News

Lawsuit: Mexican veterinarians hired by a farm in Idaho and forced to work as a laborer

Cesar Neron Martinez Rodriguez at work in the Funk Dairy in Murtaugh, Idaho in 2015.

(AP)

Six Mexican veterinarians who say they were recruited to work at an Idaho dairy industry claim that they are instead of forced to work as a laborer, milking cows and shoveling manure for about a year.

They have filed a federal human trafficking case against the dairy owners and the lawyer who arranged work visa.

Cesar Martinez-Rodriguez, Dalia Padilla-Lopez, Mayra Munoz-Lara, Brenda Gastelum-Sierra, Leslie Ortiz-Garcia and Ricardo Neri-Camacho say that their employers exploited their fear, inability to speak English, and unfamiliarity with the American legal system to force them to stay in the dairy-from 2014-2015.

They say they had promised that they would supervise the animal health and reproduction programs on Funk Dairy, Inc. in the small southern Idaho town of Murtaugh. They were brought to the U.S. on a TN visa for professionals from Mexico and Canada, according to the lawsuit filed at the U. S. District Court in Boise.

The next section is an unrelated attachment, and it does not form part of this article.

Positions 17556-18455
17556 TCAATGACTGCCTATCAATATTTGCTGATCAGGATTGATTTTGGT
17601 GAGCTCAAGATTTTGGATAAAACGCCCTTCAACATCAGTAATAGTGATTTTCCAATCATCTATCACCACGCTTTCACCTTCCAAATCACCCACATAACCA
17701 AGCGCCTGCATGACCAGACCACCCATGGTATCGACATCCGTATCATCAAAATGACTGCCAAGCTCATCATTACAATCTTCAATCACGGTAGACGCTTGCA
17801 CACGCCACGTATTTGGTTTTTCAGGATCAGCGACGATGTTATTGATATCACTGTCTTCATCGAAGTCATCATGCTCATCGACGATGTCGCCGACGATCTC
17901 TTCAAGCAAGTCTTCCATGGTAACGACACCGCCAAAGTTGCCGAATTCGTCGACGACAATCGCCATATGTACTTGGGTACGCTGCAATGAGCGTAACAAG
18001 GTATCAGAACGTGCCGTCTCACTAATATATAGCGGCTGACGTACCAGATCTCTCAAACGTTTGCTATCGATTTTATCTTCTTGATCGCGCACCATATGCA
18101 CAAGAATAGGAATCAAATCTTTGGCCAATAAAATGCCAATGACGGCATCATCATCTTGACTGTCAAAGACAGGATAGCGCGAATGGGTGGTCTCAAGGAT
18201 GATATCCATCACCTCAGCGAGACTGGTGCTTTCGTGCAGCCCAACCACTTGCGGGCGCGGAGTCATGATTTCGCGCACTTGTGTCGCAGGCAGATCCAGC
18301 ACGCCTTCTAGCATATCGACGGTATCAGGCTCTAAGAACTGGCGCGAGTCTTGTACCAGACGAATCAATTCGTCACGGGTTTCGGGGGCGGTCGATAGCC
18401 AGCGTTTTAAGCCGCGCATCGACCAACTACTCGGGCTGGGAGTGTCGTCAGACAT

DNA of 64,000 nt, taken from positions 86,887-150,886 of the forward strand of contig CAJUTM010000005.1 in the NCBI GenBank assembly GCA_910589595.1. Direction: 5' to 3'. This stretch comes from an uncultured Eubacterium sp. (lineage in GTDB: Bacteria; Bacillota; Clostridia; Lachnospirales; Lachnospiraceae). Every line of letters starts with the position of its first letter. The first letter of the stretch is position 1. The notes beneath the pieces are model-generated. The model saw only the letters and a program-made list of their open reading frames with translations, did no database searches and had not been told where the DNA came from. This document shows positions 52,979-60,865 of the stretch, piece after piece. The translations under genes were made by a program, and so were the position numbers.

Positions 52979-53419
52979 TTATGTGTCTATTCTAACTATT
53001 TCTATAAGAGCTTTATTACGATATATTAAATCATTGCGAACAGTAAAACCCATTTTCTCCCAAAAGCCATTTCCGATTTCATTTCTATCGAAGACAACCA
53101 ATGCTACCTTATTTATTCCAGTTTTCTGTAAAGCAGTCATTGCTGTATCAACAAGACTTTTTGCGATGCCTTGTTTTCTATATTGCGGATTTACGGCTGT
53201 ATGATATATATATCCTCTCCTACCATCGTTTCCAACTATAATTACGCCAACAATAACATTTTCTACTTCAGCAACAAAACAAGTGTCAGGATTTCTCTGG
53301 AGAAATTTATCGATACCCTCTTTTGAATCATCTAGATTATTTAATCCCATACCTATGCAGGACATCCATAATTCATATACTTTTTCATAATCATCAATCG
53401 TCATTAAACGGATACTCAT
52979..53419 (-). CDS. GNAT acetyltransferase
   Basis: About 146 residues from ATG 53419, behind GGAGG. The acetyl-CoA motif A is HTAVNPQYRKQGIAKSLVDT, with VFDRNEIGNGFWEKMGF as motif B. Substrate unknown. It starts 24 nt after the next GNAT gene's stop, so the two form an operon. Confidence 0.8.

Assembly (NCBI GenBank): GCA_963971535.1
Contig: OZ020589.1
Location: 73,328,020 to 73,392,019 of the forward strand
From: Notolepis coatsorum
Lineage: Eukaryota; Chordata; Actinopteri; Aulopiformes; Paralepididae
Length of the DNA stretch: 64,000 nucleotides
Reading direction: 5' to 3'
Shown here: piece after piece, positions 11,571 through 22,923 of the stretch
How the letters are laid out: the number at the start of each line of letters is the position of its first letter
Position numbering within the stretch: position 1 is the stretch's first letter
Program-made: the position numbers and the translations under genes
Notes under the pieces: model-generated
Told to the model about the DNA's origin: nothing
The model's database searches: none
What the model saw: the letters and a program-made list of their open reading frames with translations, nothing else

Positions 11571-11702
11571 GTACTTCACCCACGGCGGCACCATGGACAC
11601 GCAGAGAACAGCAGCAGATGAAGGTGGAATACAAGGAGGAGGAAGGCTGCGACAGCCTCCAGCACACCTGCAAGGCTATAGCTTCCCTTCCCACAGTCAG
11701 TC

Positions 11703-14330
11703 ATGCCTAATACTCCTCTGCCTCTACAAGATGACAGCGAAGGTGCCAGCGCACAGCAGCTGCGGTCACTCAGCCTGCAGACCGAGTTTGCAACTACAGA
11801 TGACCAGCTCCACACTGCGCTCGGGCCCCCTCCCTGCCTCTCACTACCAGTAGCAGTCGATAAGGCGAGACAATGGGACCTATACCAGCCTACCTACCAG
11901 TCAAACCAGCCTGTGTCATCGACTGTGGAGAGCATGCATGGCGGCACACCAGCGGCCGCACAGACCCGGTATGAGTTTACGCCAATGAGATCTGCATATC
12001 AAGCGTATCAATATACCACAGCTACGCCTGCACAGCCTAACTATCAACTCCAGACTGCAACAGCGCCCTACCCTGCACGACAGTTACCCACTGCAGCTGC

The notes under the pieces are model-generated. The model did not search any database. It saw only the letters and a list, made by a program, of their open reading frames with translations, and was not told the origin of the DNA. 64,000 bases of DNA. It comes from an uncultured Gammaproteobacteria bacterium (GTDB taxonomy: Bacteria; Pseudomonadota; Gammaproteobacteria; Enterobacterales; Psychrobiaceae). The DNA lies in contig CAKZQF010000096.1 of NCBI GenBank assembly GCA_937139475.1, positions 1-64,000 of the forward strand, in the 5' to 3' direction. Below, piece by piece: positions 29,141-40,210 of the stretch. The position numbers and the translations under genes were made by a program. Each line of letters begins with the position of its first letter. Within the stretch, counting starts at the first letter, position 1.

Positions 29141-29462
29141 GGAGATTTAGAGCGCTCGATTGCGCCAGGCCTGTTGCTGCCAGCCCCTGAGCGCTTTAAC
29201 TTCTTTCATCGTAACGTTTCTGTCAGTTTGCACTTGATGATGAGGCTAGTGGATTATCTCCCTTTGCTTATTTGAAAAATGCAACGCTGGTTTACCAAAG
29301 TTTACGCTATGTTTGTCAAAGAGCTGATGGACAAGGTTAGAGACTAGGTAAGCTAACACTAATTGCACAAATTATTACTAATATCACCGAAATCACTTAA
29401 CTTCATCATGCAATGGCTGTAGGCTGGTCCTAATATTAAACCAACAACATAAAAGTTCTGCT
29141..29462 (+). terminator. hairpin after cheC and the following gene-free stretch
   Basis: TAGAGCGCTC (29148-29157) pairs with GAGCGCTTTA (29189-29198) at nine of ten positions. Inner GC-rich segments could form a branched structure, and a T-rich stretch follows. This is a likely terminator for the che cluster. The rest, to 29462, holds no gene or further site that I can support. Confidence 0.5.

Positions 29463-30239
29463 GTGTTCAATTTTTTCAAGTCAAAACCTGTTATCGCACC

The men say that they received substandard housing and lower wages than promised and were threatened with deportation if they did not do their job well.

They also say that they were denied meal breaks, were forced to eat the meals in unhygienic work stations, around the cows that there is not enough protective equipment and portable toilets on the site for all dairy workers.

They are seeking unknown damages under the federal legislation to combat trafficking in human beings and target criminal conspiracies.

The alleged trading scheme represented “the fraudulent recruitment of professional Mexican veterinarians for the purpose of evading the U.S. immigration laws and the hiring of workers with low wages of general workers,” the lawsuit said.

“I’m not sure that I can speculate about the reason why the company chose this route, but in general, agriculture companies struggle with labor shortages,” said the lawyer of the vets, Edgar Ivan Aguilasocho . “As far as we can see, this criminal conspiracy was aimed at an improvised solution for that kind of deficit.”

The Associated Press contributed to this report.

Follow us

Don't be shy, get in touch. We love meeting interesting people and making new friends.

Most popular